The weed is extremely noxious. It causes reduced productivity of cultures; quality of yield (and forages) also falls; and efficiency of pastures weakens. For example, productivity of winter wheat in the Stavropol Territory was reduced by 48% with moderate weediness (26 plants of Knapweed per square meter). If grain is contaminated by the weed, flour tastes bitter. Contaminated hay is poisonous to horses, spoiling the taste of cow.s milk. It is one of the most difficult weeds to eradicate, and is included on the lists of quarantined weeds in many countries (the Russian Federation, Ukraine, Kazakhstan, the USA, and others). The weed depletes water and nutrients from the soil. The weed also produces exudates which slow down the growth and development of other plants.

Control measures.

Preventive actions include excluding seed in new regions (together with the seeds of lucerne and clover, with grain, hay, straw, and other materials) through public education; use of pure seeds and rotted manure in agricultural fields; regular inspection of the territory and eradication of primary and isolated centers of the weed. Agronomical actions should be directed to weakening the weed, using periodic pruning of roots. It is necessary to remember that a good result in the struggle against the weed can only be achieved with a combination of agronomical and chemical methods. Application of biological enemies of the weed is also useful. Such biological enemies are Euribia maura Frfld. and E. kasachstanica V.Richter., Dasyneura sp., Eriophyes sp., and Anguina picridis Kir.

Reference citations:

Goloskokov V.P., ed. 1972. Illustrated keys to plants of Kazakhstan. V. 2. Alma-Ata: Nauka. 572 pp. (In Russian)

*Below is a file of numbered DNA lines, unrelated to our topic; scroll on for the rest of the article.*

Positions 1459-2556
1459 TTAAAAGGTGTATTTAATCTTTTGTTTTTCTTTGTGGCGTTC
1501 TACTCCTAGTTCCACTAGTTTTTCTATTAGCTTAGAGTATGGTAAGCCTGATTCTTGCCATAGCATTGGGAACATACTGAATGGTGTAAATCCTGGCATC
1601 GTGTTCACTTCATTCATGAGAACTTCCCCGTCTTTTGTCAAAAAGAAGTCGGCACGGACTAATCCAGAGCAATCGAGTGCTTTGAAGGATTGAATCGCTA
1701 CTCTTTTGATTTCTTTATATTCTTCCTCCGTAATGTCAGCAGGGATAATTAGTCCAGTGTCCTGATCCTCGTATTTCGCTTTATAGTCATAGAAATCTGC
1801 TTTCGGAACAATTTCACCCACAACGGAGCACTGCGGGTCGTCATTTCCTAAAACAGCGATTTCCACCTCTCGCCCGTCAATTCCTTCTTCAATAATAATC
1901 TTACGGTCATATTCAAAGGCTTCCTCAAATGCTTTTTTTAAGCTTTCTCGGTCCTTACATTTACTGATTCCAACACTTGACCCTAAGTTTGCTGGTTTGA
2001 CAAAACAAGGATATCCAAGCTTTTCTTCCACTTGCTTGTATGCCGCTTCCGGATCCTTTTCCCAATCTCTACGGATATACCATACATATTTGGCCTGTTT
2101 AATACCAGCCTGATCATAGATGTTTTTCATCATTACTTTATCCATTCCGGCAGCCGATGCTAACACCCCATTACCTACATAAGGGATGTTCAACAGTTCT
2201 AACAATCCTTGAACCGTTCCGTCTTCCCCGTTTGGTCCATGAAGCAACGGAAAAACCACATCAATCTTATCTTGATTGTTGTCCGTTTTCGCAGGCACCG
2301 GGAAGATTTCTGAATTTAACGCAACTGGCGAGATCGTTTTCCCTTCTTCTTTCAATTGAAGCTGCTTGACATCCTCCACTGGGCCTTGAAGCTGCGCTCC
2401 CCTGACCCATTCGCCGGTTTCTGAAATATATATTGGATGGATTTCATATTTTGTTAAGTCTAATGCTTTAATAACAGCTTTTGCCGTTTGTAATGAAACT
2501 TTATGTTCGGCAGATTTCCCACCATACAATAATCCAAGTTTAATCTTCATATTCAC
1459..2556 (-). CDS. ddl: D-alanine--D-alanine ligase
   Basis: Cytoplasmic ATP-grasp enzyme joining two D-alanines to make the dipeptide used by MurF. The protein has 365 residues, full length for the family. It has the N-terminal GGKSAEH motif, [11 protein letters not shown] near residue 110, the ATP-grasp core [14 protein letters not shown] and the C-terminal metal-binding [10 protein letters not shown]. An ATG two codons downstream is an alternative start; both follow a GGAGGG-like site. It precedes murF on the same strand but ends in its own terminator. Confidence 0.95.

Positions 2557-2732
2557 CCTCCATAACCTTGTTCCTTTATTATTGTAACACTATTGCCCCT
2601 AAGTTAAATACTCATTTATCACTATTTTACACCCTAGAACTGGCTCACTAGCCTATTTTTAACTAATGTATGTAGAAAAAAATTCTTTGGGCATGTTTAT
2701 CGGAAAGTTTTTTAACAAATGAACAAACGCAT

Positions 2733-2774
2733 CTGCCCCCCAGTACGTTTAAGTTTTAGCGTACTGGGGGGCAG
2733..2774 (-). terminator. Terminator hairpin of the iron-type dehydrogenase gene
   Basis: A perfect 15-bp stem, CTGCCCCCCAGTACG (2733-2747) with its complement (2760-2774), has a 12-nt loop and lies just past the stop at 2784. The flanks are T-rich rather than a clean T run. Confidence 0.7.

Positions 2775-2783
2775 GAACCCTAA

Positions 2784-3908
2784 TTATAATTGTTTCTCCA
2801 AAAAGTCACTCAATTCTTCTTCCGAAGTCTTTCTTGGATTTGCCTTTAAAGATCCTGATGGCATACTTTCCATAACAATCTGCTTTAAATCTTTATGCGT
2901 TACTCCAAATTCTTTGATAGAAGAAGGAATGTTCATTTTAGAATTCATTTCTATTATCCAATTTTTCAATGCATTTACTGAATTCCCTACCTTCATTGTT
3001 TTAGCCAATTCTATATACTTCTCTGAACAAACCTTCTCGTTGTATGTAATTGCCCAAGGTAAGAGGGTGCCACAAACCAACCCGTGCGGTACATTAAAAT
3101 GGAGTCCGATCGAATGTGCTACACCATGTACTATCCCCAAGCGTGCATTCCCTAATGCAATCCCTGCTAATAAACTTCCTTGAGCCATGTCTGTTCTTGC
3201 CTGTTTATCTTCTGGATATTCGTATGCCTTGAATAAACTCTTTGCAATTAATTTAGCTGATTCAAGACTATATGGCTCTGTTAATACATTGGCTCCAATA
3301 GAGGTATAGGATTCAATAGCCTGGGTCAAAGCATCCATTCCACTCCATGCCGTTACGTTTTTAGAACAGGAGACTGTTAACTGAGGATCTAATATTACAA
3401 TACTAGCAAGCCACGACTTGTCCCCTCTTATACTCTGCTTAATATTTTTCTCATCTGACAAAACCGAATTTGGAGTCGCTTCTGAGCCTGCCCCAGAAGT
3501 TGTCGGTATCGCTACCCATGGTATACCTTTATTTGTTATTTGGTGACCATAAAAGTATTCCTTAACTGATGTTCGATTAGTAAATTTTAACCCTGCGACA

Grossgeim A.A. 1949. Keys to plants of the Caucasus. Moscow: Sovetskaya nauka. 747 pp. (In Russian)
Government of Republic Kazakhstan. 2002. The decision from December 10, 2002. N. 1295. About the statement of lists of the objects of quarantine and of the especially dangerous harmful organisms. Quarantine objects which seldom meet in territory of Republic Kazakhstan: http://ru.government.kz/documents/premlaw/12.2002/page05 (In Russian).
Khuzhanazarov U.E., Allanazarova U., Beknazarov B.O., Valikhanov M.N. 2003. Modern condition of a vegetative cover of Chirakchinsky area. http://www.smu.psn.ru (In Russian).
Komarov B.M. 1967. Keys to plants of Northern Tajikistan. Dushanbe: Donish. 400 pp. (In Russian)
Kott S.A. 1955. Weed plants and their control. Moscow: Selkhosgiz. 2nd edition. 384 pp. (In Russian)
Krasnoborov, I.M., ed. 1997. Flora of Siberia. V. 13. Novosibirsk: Nauka. 472 pp. (In Russian)
Maevskii, P.F. 1954. Flora of middle belt of the European part of the USSR. Moscow-Leningrad: Selkhosgiz. 912 pp. (In Russian)
Maltsev A.I. 1937. Atlas of the major species of weed plants of the USSR. V. 1. Moscow-Leningrad: Selkhosgiz. 168 pp. (In Russian)
Moskalenko G.P. 2001. Quarantine weeds of Russia. Moscow: Rosgoskarantin. 280 pp. (In Russian)
Nikitin V.V., Geldikhanov A.M. 1988. Keys to plants of Turkmenistan. Leningrad: Nauka. 680 pp. (In Russian)
Ovesnov S.A. 1997. Synopsis of flora of the Perm Region. Perm: Publishing house of the Perm University. 252 pp. (In Russian)
Rubtsov N.I., ed. 1972. Keys to vascular plants of the Crimea. Leningrad: Nauka. 552 pp. (In Russian)
Takhtadzhyan, A.L. & A.A. Fedorov. 1972. Flora of Erevan. Leningrad: Nauka. 396 pp. (In Russian)